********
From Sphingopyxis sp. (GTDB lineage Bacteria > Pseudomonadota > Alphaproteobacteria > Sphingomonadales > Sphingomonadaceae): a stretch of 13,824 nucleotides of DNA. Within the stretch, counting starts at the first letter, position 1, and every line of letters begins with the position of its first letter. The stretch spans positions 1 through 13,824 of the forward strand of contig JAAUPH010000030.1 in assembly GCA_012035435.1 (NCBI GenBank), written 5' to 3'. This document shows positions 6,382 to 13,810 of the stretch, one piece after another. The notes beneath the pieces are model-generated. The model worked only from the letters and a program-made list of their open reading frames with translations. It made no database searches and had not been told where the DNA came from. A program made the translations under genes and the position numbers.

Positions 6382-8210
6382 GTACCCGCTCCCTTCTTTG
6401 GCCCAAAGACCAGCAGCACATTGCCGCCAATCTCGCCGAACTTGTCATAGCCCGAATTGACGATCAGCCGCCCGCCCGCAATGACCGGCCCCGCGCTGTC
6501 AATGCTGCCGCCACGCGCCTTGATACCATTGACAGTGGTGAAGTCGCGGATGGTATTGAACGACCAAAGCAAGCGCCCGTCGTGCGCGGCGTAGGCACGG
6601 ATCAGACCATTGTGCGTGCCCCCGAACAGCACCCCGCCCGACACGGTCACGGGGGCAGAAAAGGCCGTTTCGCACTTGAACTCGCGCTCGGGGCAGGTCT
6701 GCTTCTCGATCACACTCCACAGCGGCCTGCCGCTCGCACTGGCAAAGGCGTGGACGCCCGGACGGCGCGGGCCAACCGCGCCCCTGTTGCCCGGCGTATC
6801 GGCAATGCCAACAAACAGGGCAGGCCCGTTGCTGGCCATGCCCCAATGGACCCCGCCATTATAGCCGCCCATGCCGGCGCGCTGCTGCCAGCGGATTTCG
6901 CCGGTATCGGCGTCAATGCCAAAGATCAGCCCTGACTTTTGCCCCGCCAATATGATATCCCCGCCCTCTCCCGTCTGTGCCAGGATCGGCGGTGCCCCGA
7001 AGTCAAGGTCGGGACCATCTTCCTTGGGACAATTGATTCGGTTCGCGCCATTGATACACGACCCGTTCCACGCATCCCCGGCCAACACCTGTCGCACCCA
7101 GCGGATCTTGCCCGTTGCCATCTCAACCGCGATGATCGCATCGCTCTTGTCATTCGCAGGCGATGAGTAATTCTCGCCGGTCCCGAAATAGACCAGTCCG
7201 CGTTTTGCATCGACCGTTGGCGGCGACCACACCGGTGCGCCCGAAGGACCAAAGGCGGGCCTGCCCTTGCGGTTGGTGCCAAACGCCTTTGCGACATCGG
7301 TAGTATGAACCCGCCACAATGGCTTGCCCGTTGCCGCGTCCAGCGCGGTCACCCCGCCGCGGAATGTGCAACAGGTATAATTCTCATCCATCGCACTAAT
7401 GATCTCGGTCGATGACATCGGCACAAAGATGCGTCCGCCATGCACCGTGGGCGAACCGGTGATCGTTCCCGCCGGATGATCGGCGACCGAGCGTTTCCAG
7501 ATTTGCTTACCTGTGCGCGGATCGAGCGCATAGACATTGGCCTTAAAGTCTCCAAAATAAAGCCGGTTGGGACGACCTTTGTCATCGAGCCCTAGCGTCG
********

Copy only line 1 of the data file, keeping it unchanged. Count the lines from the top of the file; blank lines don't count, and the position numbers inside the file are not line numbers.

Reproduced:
From Sphingopyxis sp. (GTDB lineage Bacteria > Pseudomonadota > Alphaproteobacteria > Sphingomonadales > Sphingomonadaceae): a stretch of 13,824 nucleotides of DNA. Within the stretch, counting starts at the first letter, position 1, and every line of letters begins with the position of its first letter. The stretch spans positions 1 through 13,824 of the forward strand of contig JAAUPH010000030.1 in assembly GCA_012035435.1 (NCBI GenBank), written 5' to 3'. This document shows positions 6,382 to 13,810 of the stretch, one piece after another. The notes beneath the pieces are model-generated. The model worked only from the letters and a program-made list of their open reading frames with translations. It made no database searches and had not been told where the DNA came from. A program made the translations under genes and the position numbers.